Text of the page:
"Although Mr White held out profit inducement for their adoption by the other founders they all stood aloof & thus stood the reputation of machine cast type till the year 1836 or 8, the year of Mr White's death. [Eckman notes White died 1836-11-07] With the exception of the three foundries, Cincinnati, Buffalo and his own in New York foundries where he held a controlling interest, it was unused." (pp. 53-54)

[In his list of patents:] "Mann & Sturdevant vertical type casting machine New York Jan 8. 1831" [Eckman corrects this to 1831-01-07. Also, the patent was issued to E. White.]

[Writing in the context of the introduction of his pivotal type caster:] "Far from belittling Mr White's type machine or any disrespect to his memory, it must be confessed Mr White's machine cast-type was held in low repute with the Printers, & although he made tempting offers to the existing founders for its more general introduction he could not overcome their scruples. It was in vain he advocated its porousness, or its fifteen or twenty percent lightness as an absolute gain to the Printer. They wanted something more reliable. David Bruce Jr. vainly tired to direct the serious attention of founders to his new, & as he considered - improved machine. They were incredulous, and then machine type had obtained a bad odor, which had to be overcome." (p. 62)

4. US Patent 6,323X

David Bruce Jr.'s citations for the patent for this machine all contain errors. Dr. James Eckman identified the correct patent date: January 7, 1831. The Directory of American Tool and Machinery Patents at further identifies this as a patent granted on that date to Elihu White (patentee) with Michael D. Mann and Stephen Sturdevant, both of New York, NY, as "assignees". DATAMP further gives the title as "Type casting machine" or "vertical type caster". It has been assigned the US "X-patent" number 6,323X. {DATAMP 6,323X}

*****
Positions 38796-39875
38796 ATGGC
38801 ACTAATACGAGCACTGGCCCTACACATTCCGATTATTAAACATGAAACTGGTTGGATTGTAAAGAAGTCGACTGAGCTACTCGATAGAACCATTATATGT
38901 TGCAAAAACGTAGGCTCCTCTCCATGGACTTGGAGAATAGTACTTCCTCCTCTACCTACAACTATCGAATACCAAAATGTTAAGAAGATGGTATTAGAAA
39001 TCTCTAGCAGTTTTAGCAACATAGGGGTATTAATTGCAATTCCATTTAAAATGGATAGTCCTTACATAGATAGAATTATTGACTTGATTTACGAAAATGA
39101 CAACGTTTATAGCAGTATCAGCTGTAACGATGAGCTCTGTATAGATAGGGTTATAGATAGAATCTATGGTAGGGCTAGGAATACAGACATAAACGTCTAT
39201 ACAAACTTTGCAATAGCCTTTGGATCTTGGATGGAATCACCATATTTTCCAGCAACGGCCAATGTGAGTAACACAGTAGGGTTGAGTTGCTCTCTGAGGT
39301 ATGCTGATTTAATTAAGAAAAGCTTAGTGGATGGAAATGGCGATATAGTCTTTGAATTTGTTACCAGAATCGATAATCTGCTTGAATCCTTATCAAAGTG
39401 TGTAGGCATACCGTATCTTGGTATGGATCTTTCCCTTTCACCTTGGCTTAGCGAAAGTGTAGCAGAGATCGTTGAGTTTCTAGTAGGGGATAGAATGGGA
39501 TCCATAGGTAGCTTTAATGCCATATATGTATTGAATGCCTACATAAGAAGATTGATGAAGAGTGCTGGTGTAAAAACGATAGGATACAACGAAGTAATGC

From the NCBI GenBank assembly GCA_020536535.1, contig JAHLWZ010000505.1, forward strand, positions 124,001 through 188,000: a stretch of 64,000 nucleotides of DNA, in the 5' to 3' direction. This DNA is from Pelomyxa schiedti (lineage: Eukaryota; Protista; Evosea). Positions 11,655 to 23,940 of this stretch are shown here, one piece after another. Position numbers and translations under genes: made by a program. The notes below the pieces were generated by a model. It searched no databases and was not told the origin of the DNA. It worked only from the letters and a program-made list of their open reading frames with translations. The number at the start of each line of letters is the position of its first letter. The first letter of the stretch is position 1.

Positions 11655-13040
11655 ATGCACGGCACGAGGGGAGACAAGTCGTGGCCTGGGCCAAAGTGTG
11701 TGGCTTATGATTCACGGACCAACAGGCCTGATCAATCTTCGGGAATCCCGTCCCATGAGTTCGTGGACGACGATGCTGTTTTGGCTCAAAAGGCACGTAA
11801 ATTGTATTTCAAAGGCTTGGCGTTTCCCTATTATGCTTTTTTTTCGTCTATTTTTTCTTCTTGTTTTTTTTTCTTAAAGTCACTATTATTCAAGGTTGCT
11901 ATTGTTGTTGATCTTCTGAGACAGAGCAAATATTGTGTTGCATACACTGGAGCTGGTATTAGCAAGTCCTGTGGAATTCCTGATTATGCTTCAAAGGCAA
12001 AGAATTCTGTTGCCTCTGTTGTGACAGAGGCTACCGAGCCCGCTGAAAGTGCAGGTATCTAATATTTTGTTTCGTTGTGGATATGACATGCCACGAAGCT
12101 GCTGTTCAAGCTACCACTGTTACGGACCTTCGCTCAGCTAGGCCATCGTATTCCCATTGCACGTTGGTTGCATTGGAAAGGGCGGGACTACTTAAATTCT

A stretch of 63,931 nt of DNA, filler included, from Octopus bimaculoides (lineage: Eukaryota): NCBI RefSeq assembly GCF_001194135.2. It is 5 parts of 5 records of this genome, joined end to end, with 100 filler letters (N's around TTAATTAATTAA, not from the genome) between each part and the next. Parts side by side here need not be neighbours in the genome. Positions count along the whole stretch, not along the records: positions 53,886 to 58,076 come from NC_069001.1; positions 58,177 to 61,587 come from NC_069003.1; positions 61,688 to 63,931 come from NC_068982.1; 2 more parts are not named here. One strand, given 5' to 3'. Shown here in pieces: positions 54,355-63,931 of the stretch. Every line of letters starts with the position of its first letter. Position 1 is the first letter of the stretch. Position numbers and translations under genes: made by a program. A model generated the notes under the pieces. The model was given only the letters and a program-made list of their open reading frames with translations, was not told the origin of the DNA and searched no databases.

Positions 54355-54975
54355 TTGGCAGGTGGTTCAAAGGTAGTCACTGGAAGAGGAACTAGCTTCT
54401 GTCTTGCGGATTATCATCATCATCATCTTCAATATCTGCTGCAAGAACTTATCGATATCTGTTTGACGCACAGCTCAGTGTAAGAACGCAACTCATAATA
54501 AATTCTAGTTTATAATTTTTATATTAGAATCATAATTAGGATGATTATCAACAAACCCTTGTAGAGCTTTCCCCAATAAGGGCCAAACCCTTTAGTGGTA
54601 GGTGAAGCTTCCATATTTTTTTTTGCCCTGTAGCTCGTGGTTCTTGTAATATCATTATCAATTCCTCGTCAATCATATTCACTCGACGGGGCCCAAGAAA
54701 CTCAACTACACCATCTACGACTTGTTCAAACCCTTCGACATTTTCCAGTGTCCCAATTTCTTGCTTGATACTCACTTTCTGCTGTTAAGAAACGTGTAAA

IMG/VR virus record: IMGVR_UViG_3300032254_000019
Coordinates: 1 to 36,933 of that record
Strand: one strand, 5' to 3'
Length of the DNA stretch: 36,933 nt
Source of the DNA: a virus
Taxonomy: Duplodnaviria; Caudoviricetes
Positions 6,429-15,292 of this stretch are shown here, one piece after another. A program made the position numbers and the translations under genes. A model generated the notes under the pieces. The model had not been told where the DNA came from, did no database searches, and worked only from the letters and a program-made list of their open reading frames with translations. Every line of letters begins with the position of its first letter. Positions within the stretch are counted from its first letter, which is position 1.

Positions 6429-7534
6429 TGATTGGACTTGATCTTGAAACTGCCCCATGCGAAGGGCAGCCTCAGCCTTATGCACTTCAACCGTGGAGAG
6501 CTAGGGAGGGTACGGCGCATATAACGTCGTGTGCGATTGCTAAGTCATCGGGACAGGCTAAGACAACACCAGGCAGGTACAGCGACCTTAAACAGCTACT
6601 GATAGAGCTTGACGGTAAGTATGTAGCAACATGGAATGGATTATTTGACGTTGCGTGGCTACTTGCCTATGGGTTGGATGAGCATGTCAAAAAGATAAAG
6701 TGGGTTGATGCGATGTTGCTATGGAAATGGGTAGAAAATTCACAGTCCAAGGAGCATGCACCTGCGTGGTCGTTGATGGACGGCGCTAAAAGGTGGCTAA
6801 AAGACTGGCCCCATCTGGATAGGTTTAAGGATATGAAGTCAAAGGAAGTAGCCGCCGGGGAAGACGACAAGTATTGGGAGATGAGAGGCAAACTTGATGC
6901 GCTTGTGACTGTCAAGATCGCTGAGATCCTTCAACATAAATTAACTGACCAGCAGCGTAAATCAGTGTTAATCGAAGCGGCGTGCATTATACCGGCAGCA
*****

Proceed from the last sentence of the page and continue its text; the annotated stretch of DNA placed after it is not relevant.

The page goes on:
Lucien Alphonse Legros, in his long 1908 paper for the Institution of Mechanical Engineers (London), writes as if he had seen a copy of this patent:

"The U. S. Patent of M. D. Mann and S. Sturdevant of 7 Jan. 1831 shows a pump with a spring-propelled plunger." ( Legros 1908, p. 1033)

5. Use in Cincinnati

Deming's Cincinnati Directory for the Year 1834 says of the Cincinnati Type Foundry that "There are in this establishment 11 machines for casting type." These can only have been Mann & Sturdevant machines, since the Bruce/pivotal caster had not yet been developed.

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6. Bibliography

{Bruce 1874/1981} Bruce, David, Jr. History of Typefounding in the United States. Ed. James Eckman. (NY: The Typophiles, 1981). This is a modern edition of a manuscript prepared by David Bruce, Jr. by 1874.

Bruce's "History" is really more a rambling (but very valuable) personal memoir. As it is exceedingly difficult to find things in it, I've put together an index of it.

{DATAMP 4,908X} The Directory of American Tool and Machine Patents ( "DATAMP": Entry for X-patent 4,908X, "Mechanical type casters" / "Improvement call the mechanical type caster", patented October 23, 1827.

{DATAMP 6,323X} The Directory of American Tool and Machine Patents ( "DATAMP": Entry for X-patent 6,323X, "Type casting machine" / "Vertical type caster". Patentee: Elihu White, New York, NY. Assignees: Michael D. Mann, New York, NY and Stephen Sturdevant, New York, NY.

{Legros 1908} Legros, Lucien A. "Typecasting and Composing Machinery." Proceedings [of the Institution of Mechanical Engineers]. 1908, Parts 3-4. London: The Institution of Mechanical Engineers, 1908. Pages 1027-1222.

See the entry for this paper in the Notebook of General Literature on Making Printing Matrices and Types for digital reprints.

{Deming 1834} The Cincinnati Directory for the Year 1834. Cincinnati, OH: E. Deming, 1834.

Online at the Virtual Library of the Public Library of Cincinnati and Hamilton County:

Ringwalt, John Luther. The American Encyclopedia of Printing. Philadelphia: Menamin and Ringwalt, 1871. Philadelphia: J. B. Lippincott and Co., 1871.

Silver, Rollo G. Typefounding in America: 1787-1825. Charlottesville: University Press of Virginia, 1965.